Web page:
< What I Learned Teaching Sunday School: Colossians 1:9-11

Saturday, December 08, 2007

Colossians 1:9-11

Colossians 1:9-11 For this reason, since the day we heard about you, we have not stopped praying for you and asking God to fill you with the knowledge of his will through all spiritual wisdom and understanding. And we pray this in order that you may live a life worthy of the Lord and may please him in every way: bearing fruit in every good work, growing in the knowledge of God, being strengthened with all power according to his glorious might so that you may have great endurance and patience, and joy.

Basically this prayer asks for the discernment of God’s will and then the power to perform that will. The great object of prayer is to know the will of God. Ever growing knowledge. It’s not so much making God listen to us, but making ourselves listen to Him. Not trying to persuade God to do what we want Him to do, but trying to find out what He wants us to do. Remember Jesus said, “pray Thy will be done” not “Thy will be changed.”

Paul is not only praying for their knowledge and understanding, but that they be able to apply it to their lives. We shouldn’t just know about Christianity, but apply it and live it daily. Paul prays that Christians conduct themselves in such ways that please God. Prayer is practical. Prayer and action go hand in hand. We don’t go into a room to pray and escape life; we pray to be better able to meet life. And we need God’s power to live this way. A commentator wrote, “The great problem in life is not to know what to do, but to do it.” Through prayer, God not only tells us His will, but He enables us to do His will.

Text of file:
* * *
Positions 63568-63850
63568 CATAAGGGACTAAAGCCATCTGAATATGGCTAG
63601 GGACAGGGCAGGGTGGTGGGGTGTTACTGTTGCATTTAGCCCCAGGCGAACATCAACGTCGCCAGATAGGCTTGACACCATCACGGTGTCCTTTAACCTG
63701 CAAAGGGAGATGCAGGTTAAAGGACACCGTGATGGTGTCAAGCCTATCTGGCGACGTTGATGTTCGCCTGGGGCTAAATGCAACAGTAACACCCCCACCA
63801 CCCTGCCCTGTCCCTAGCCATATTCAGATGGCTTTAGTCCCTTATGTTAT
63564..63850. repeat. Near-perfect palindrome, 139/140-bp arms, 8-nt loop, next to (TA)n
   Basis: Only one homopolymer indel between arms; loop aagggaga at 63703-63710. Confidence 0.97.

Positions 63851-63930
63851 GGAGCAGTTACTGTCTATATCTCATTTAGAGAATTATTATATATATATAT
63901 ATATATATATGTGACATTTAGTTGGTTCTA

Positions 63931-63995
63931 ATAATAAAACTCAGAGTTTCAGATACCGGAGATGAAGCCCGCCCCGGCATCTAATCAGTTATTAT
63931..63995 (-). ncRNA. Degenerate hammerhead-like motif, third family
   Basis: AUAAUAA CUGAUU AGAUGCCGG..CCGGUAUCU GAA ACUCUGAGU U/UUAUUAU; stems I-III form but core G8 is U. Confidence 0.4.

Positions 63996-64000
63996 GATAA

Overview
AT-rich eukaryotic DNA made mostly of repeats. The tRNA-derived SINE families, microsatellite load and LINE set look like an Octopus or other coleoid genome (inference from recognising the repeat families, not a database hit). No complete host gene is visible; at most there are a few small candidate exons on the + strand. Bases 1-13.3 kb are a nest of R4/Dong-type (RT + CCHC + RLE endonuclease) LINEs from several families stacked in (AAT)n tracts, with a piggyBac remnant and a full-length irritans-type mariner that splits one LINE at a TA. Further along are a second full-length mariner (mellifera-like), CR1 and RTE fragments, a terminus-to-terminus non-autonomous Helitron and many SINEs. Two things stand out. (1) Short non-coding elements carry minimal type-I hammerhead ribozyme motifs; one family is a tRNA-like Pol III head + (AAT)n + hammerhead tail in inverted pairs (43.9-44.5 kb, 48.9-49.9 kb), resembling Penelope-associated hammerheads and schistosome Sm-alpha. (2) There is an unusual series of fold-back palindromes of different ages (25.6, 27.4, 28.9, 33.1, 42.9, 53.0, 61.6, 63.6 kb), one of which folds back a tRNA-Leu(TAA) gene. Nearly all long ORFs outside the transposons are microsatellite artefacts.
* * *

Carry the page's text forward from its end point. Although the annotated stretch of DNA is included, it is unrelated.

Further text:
In verse 11 Paul prays for their endurance, patience and joy. In some Bibles endurance is fortitude. And the Greek word Paul used for this was hupomone. It didn’t mean just the ability to bear what was happening to them and turn it into glory. It was a spirit no circumstance in life could ever defeat. It meant to deal triumphantly with anything life could do to them.

The Greek word he used for patience was Makrothumia and it meant never to lose patience with man or hope in man. To not let whatever happened to him cause bitterness in him. That another person’s unloveliness wouldn’t change your ability to love them.

So, fortitude – no situation could defeat his strength. Patience – no person could defeat his love. Paul prays for a spirit that would never despair or grow hopeless about any situation or person. A Christian’s fortitude and patience must be indestructible. And finally – joy – it’s not a grim struggle, we should have a sunny attitude towards life, and joy in all circumstances.

So this is a great format for praying for ourselves or someone else. We can pray:

1. That God’s will be understood
2. That spiritual wisdom is gained
3. That God is pleased and honored with our actions
4. That we bear good fruit
5. That we are filled with God’s strength
6. That we have great endurance and patience
7. That we are full of Christian joy

And we’ll see in the next section, that we give thanks always.

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